U.S. Navy Catches Yemeni Arms Smugglers: Iranian Aid Suspected

December 23, 2021 Topic: Navy Region: Middle East Blog Brand: Middle East Watch Tags: YemenIranHouthiNavySmugglers

U.S. Navy Catches Yemeni Arms Smugglers: Iranian Aid Suspected

The ship’s smuggled cargo included 1,400 Kalashnikov assault rifles, as well as more than 200,000 rounds of ammunition.

The U.S. Navy’s Fifth Fleet announced on Wednesday that crews from two of its ships, the USS Tempest and USS Typhoon, had boarded a stateless vessel in the North Arabian Sea and captured a hidden cargo of illicit weapons onboard. 

The ship’s smuggled cargo included 1,400 Kalashnikov assault rifles, as well as more than 200,000 rounds of ammunition, according to a statement released by the Fifth Fleet.  

The cargo was “assessed to have originated in Iran and transited international waters along a route historically used to traffic weapons unlawfully to the Houthis in Yemen,” the statement read. 

Each of the vessel’s five crew members were identified as Yemeni nationals and were taken into custody, and the fleet indicated that they would all be returned to Yemen. After the crew and cargo were removed from the vessel, it was “determined [to be] a hazard to navigation for commercial shipping” and sunk. 

It is unclear what, if any, charges the five crewmembers will face. Yemen is subject to a UN arms embargo, which restricts the supply, sale, or transfer of weapons to the Houthi rebels in the country’s north. 

However, the vessel was “assessed to have originated in Iran,” according to the statement. 

Iran has supported the Houthi militant group in northern Yemen since the beginning of its 2014 civil war. The following year, an Arab coalition led by Saudi Arabia intervened militarily in the country; although military leaders in Riyadh initially predicted that their war would take three weeks, it has now dragged on for nearly seven years, in part due to Tehran’s aid to the Houthis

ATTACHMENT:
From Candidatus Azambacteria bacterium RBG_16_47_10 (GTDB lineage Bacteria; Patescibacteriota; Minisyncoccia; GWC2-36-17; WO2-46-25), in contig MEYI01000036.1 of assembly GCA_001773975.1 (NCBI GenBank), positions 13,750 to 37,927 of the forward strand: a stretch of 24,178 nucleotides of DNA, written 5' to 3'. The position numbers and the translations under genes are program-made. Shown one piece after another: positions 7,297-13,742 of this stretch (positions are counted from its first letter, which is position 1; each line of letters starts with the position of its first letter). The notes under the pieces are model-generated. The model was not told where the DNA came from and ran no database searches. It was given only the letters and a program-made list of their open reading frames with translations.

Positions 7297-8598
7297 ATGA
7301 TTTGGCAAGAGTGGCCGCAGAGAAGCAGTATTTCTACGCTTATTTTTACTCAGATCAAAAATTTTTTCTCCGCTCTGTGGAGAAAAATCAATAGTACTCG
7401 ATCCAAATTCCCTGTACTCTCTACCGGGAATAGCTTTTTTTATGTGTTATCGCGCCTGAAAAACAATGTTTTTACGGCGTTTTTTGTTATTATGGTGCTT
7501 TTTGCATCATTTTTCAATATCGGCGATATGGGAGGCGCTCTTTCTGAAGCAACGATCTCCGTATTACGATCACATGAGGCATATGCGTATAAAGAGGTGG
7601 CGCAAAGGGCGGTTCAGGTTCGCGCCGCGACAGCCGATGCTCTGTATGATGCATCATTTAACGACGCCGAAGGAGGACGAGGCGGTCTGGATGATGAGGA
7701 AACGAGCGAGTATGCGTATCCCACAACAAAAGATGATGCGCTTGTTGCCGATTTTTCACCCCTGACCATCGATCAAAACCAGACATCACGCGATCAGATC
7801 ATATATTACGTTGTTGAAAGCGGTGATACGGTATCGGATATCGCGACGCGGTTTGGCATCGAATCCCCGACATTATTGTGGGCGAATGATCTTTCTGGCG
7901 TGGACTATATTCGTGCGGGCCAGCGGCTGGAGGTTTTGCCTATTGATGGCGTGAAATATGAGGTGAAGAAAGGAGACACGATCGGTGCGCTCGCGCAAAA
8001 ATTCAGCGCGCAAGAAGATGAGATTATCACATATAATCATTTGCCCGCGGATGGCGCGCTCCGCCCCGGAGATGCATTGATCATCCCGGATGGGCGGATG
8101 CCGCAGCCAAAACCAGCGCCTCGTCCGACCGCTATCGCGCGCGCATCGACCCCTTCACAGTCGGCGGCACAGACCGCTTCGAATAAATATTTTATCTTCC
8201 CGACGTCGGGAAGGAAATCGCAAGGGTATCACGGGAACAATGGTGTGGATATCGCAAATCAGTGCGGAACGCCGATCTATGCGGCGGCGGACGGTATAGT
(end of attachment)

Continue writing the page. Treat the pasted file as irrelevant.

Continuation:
Saudi Arabia and Iran have de-escalated their tensions in recent months, meeting in a high-profile summit in Baghdad, Iraq—a nation long viewed as a battleground in their regional rivalry. However, the Houthis have largely spurned peace negotiations, regarding themselves as winning the conflict and seeing little reason to negotiate.  

The Navy’s press statement compared Wednesday’s bust to a similar incident in May in which anti-tank missiles, rocket-propelled grenades, sniper rifles, machine guns, and assault rifles were seized from a different stateless vessel traveling along roughly the same route.  

The statement also noted that the Fifth Fleet had seized roughly 8,700 smuggled weapons traveling through its designated territory since the beginning of 2021. 

Trevor Filseth is a current and foreign affairs writer for the National Interest. 

Image: Reuters